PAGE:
Objection...leading the witness I talked to Coutts the other day about this and as the author of the Couta1 relativity theorem he told me I can completely disregard the time they spent at 40-50% as a temporary aberration and it was always his intention that the Couta1 relativity theory to RYM is that the normal range is 50-60% and anything outside that range is several standard deviations from the norm and to be ignored. Your stat's matter for nought mate because he's the author of this theory and I have this 50-60% thing direct from the horses mouth a few days ago !

    So going off this Gold standard (which we all know is permanent and nothing else matters, not PE's, cash flow, sales level's balance sheet stat's or anything esle lol) the normal level is 55% and at RYM's closing price of $12.35 therefore we should see SUM gravitate towards $12.35 x 55% = $6.79 so I'm looking forward to that in due course
    Last edited by Beagle; 18-04-2019 at 05:27 PM.

  4. #7624
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    Quote Originally Posted by Beagle View Post
    Objection...leading the witness I talked to Coutts the other day about this and as the author of the Couta1 relativity theorem he told me I can completely disregard the time they spent at 40-50% as a temporary aberration and it was always his intention that the Couta1 relativity theory to RYM is that the normal range is 50-60% and anything outside that range is several standard deviations from the norm and to be ignored. Your stat's matter for nought mate because he's the author of this theory and I have this 50-60% thing direct from the horses mouth a few days ago !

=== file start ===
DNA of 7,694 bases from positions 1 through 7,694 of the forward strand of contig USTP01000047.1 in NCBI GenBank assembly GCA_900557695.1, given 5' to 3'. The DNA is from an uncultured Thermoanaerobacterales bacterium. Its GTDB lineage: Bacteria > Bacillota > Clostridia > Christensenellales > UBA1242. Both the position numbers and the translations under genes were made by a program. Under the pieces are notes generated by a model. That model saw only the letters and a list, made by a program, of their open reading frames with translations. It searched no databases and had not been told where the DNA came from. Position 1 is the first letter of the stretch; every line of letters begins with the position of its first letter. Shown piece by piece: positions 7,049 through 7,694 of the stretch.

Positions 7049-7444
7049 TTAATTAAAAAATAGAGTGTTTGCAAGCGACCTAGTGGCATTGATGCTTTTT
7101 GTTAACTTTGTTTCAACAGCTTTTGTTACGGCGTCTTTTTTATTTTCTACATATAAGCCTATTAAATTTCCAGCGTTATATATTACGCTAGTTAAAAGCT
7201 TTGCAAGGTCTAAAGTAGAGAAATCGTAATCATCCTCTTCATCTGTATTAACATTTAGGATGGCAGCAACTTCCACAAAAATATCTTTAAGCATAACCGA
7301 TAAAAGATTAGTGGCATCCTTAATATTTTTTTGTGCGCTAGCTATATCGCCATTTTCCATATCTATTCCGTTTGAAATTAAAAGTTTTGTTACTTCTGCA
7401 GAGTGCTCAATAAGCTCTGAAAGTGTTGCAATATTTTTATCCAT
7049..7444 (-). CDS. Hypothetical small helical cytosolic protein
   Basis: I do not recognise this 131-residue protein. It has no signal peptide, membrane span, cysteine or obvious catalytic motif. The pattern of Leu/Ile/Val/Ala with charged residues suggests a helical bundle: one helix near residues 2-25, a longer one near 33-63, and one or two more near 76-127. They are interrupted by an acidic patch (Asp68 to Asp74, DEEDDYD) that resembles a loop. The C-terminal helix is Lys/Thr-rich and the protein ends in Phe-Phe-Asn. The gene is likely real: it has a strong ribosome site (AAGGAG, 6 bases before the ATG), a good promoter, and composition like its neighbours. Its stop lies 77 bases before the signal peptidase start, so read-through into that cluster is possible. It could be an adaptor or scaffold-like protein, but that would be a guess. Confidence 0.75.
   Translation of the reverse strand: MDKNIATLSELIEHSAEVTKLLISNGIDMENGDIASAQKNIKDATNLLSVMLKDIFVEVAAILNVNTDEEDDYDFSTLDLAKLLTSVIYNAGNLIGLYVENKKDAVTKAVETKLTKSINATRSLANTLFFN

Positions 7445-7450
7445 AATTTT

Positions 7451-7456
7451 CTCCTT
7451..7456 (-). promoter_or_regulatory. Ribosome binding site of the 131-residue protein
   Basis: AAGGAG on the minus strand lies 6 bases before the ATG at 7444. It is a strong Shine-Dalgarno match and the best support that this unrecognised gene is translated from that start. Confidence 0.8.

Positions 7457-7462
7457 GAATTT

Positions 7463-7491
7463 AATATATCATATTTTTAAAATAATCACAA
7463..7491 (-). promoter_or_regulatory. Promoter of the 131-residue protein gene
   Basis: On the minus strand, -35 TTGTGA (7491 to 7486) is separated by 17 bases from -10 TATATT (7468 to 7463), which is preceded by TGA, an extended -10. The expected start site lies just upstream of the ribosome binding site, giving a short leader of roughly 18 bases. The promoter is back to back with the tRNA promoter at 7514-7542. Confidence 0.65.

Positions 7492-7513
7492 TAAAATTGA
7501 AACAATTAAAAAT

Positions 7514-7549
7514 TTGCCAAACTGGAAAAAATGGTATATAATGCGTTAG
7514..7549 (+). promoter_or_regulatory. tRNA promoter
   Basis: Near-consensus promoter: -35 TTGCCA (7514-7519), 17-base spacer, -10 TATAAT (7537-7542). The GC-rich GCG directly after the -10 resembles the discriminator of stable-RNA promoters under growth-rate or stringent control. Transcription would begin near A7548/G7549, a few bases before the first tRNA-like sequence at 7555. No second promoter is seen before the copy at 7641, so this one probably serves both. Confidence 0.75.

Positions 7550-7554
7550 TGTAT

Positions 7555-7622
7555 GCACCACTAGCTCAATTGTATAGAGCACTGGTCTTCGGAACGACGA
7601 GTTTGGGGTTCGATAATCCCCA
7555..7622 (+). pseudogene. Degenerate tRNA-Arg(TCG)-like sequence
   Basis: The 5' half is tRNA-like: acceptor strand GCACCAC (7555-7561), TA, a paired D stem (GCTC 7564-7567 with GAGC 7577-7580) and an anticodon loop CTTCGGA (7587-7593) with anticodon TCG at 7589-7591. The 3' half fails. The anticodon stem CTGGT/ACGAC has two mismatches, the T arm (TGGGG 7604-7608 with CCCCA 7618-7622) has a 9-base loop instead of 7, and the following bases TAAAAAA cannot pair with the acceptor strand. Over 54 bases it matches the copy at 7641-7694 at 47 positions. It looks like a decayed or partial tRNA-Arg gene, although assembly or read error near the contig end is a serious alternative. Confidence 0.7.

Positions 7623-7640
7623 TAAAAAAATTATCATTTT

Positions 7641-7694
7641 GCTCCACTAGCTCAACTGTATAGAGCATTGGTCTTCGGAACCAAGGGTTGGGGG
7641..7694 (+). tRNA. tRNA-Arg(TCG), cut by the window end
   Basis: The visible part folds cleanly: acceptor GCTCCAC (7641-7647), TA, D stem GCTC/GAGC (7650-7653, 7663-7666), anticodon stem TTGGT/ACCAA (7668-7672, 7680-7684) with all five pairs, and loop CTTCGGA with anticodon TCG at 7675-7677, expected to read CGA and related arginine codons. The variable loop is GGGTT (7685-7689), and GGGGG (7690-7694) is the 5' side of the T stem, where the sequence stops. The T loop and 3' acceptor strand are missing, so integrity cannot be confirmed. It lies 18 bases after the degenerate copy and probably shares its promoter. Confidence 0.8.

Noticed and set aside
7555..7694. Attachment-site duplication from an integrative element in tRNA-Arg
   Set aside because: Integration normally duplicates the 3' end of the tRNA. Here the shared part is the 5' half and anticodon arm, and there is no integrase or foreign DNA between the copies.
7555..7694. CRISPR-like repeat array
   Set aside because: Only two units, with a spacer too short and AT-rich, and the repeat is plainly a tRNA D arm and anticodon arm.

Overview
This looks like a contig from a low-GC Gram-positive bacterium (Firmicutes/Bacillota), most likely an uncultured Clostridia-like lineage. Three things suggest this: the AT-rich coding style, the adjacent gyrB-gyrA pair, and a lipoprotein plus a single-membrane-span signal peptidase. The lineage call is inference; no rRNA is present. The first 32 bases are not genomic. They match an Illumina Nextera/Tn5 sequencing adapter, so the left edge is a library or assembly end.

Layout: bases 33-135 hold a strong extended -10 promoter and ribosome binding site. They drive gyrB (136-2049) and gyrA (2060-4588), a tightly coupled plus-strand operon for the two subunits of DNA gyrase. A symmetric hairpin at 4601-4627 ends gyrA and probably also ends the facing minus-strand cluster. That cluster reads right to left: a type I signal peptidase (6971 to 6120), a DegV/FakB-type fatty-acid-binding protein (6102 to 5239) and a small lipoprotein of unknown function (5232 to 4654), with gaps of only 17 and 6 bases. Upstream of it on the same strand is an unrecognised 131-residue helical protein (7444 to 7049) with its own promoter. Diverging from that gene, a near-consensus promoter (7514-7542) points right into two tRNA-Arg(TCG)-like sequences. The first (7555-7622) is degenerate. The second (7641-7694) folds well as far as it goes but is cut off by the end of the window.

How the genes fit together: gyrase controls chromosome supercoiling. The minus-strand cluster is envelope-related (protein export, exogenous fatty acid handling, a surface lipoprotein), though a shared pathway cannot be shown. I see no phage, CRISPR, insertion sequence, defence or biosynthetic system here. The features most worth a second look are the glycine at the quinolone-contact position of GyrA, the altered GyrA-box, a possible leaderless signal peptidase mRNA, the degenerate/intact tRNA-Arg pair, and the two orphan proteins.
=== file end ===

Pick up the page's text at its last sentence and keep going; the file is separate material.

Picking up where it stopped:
So going off this Gold standard (which we all know is permanent and nothing else matters, not PE's, cash flow, sales level's balance sheet stat's or anything esle lol) the normal level is 55% and at RYM's closing price of $12.35 therefore we should see SUM gravitate towards $12.35 x 55% = $6.79 so I'm looking forward to that in due course